Worried your unlimited data plan will disappear? Sprint is guaranteeing it won’t

Photo: Flickr / Wesley Fryer

Sprint’s first act under new SoftBank management was to reinforce its commitment to unlimited smartphone data — at least for customers who switch to its new service plans. The company is launching a new set of individual and family plans called Unlimited, My Way, and anyone who signs up for them will get Sprint’s guarantee that it will never turn off the talk, text and data spigots for as a long as they remain customers.

At first glance, I was a bit suspicious of this announcement. To me it looked like Sprint is saying “if you upgrade to one of our new all-inclusive plans we’ll guarantee you unlimited for life, but if you stay with your cheaper plan we can snatch unlimited away from you at any minute — just watch us!”

Sprint Spokeswoman Laura Lisec corrected me of that misperception very quickly. Sprint will continue to maintain its old plans for people who want to keep them, she said, but going forward its trying to simplify its pricing tiers. So for the same $80 price you pay for Sprint’s 450-minute, unlimited-text-and-data smartphone plans, you now get all three services on an all-you-can-eat basis.

Sure, the guarantee doesn’t apply to older Simply Everything and Everything Data plans, but I can see little reason to stay on them once the new plans go into affect Friday or after your contract is up. If you actually stuck with Sprint’s $110 Simple Everything plan you’d wind up paying $30 more a month.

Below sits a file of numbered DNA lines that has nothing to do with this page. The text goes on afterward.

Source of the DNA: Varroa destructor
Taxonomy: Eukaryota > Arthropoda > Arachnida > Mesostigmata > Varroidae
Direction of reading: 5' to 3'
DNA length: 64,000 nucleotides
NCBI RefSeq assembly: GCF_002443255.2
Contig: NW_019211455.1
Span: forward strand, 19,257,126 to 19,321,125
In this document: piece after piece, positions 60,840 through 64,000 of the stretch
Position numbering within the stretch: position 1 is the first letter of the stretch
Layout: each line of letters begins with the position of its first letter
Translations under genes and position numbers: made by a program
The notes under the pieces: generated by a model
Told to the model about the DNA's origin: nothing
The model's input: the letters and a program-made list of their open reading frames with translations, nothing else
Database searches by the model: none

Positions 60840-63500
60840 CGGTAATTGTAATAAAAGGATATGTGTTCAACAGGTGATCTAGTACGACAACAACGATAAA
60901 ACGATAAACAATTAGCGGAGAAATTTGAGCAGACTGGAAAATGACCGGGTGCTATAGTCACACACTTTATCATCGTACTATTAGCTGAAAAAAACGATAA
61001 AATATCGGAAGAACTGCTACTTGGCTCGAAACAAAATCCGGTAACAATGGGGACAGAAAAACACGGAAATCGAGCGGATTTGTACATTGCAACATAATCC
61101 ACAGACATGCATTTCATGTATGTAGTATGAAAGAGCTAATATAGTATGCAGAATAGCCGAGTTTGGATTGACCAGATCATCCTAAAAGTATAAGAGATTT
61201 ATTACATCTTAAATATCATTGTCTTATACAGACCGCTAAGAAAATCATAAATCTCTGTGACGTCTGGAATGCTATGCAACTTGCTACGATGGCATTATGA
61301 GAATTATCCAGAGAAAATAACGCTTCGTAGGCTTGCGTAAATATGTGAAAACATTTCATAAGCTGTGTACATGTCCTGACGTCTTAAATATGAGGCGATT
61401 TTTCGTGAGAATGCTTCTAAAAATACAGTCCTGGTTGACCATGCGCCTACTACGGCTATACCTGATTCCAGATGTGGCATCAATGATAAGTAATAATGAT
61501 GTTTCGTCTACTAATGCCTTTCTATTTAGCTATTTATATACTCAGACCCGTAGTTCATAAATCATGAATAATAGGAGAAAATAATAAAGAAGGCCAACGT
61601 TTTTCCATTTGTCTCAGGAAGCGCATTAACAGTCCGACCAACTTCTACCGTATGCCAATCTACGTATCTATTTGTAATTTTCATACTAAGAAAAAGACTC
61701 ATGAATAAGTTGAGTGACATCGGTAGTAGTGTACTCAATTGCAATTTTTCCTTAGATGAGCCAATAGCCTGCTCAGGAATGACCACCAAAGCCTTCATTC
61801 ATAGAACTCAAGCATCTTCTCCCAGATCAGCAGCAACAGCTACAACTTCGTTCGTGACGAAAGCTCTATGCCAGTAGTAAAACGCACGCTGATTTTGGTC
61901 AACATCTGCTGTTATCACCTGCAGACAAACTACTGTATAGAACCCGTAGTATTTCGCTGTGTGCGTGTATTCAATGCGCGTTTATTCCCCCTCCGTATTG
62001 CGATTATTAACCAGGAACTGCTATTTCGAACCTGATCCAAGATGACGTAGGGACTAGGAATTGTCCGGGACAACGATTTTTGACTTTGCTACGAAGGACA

This guarantee is primarily for marketing purposes. Technically AT&T and Verizon’s unlimited plans were guaranteed as well, which is why they still have so many customers grandfathered into them. But frankly I’m still a bit surprised Sprint is spelling this commitment out. I’ve always believed that the unlimited plan would go the way of the dodo — that it simply isn’t sustainable in a market where average smartphone data use is constantly increasing. Sprint has already nixed unlimited tablet and modem data, but keeping smartphones unmetered still seems crazy to me.

That said, I just today wrote a big post lecturing Sprint on how it needs to embrace its roots and start challenging fundamental assumptions in the mobile industry. Well, one of those fundamental assumptions is that data must be metered. I’m still skeptical, but I’m happy to shut up and let Sprint prove me wrong.

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